The Intuitionist is a strange story about Lila Mae Watson, an inspector with the Department of Elevator Inspectors. Unlike most inspectors she is in the Intuitionist camp, which means that she can discover any problems with an elevator simply by riding it. This unorthodox method and her gender and race (black) make her standout in a department full of good ol’ boys. Unfortunately for Lila Mae, her differences work to her disadvantage when an elevator that she has just recently inspected goes into free fall. Now she must investigate the accident, in order to clear her name, and its ties to the upcoming election for head of the Department of Elevator Inspectors.
Obviously Colson Whitehead has come up with an original idea. Who would think to write a novel about elevator inspectors? What makes it even more unique is the seriousness with which he writes the story. It is written very matter-of-factly, as if the Department of Elevator Inspectors is commonly known to exist in every city.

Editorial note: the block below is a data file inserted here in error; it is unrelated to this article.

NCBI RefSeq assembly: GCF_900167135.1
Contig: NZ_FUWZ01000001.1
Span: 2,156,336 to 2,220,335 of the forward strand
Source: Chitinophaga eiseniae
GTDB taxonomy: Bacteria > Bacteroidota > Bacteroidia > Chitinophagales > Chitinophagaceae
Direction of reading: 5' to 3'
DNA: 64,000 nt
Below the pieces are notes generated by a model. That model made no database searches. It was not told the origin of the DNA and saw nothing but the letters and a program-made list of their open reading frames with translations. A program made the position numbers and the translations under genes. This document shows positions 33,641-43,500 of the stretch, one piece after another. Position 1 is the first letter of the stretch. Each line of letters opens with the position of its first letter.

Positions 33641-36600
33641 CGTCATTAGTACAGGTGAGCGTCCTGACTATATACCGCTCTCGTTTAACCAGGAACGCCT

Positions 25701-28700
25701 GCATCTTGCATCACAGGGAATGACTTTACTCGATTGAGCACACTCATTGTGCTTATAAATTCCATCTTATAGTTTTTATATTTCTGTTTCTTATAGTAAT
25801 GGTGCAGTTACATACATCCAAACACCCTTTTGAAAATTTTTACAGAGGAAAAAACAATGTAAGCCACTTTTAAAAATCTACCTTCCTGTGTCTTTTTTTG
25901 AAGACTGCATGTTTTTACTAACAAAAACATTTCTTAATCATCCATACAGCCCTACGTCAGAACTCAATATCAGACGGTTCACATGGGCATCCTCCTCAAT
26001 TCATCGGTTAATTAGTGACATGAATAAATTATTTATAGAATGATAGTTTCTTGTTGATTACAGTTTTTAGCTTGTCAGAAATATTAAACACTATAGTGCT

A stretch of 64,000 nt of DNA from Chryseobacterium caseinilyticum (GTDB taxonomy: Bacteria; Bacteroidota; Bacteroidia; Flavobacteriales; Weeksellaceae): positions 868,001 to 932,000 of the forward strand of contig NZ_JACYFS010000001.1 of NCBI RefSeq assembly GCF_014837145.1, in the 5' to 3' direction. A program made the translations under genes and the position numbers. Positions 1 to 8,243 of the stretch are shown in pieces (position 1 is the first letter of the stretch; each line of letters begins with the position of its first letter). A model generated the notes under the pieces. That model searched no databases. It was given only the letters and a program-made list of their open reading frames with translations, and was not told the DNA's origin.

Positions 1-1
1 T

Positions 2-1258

Unfortunately the book just didn’t work for me. It was mildly entertaining, there is nothing really wrong with it, it just didn’t stand out to me. I expected a story this unique to really grab me, show me some genius. But it just never did. There is nothing wrong with Whitehead’s prose, maybe with a different plot I’d be more impressed.
The Intuitionist runs along, not outstanding, but not boring, just there. Its greatest weakness is that after finishing it I still feel like I had not really read it. It ran through me like water.